BP disaster may be Gulf’s worst
Published 12:00 am Friday, July 2, 2010
NEW ORLEANS (AP) — Many fishing boats signed up to skim oil sit idle in marinas. Some captains and deckhands say they have been just waiting around for instructions while drawing checks from BP of more than $1,000 a day per vessel. Thousands of offers to clean beaches and wetlands have gone unanswered.
BP and the Obama administration faced mounting complaints Thursday that they are ignoring foreign offers of badly needed equipment and making poor use of the fishing boats and volunteers available to help clean up what may now be the biggest spill ever in the Gulf of Mexico.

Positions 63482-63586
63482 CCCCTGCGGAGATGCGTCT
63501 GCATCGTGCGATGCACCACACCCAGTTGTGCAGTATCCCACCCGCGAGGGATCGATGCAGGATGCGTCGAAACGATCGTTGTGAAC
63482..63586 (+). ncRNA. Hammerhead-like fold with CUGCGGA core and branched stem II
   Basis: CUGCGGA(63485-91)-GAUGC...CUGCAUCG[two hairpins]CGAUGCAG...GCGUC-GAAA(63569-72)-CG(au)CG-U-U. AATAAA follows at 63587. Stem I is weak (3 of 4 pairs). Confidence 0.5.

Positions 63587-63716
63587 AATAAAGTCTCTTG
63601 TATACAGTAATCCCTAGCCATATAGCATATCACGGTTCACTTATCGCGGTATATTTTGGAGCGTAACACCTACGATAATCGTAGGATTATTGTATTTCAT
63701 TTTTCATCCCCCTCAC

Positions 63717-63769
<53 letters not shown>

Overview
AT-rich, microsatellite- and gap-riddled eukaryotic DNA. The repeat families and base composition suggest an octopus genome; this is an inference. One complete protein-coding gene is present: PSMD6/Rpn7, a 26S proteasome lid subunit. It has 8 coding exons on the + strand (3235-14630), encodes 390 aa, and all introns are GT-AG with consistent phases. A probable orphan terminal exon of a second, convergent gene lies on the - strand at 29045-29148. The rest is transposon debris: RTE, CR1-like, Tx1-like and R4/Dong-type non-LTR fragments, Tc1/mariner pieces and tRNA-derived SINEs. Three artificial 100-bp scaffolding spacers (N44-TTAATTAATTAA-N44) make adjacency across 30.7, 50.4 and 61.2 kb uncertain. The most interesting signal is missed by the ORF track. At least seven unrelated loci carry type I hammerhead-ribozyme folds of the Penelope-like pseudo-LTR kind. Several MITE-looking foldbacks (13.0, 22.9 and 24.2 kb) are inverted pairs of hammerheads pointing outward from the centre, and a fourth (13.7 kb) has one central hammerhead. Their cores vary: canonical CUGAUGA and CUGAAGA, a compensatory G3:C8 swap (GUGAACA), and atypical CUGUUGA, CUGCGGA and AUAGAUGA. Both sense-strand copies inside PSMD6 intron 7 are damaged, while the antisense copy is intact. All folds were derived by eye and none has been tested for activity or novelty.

Based on some government estimates, more than 140 million gallons of crude have now spewed from the bottom of the sea since the April 20 explosion that killed 11 workers on the Deepwater Horizon oil platform, eclipsing the 1979-80 disaster off Mexico that had long stood as the worst in the Gulf.
In recent days and weeks, for reasons BP has never explained, many fishing boats hired for the cleanup have done a lot of waiting around. At the same time, there is mounting frustration over the time it has taken the government to approve offers of help from foreign countries and international organizations.
The Coast Guard said there have been 107 offers of help from 44 nations, ranging from technical advice to skimmer boats and booms. But many of those offers are weeks old, and only a small number have been accepted, with the vast majority still under review, according to a list kept by the State Department.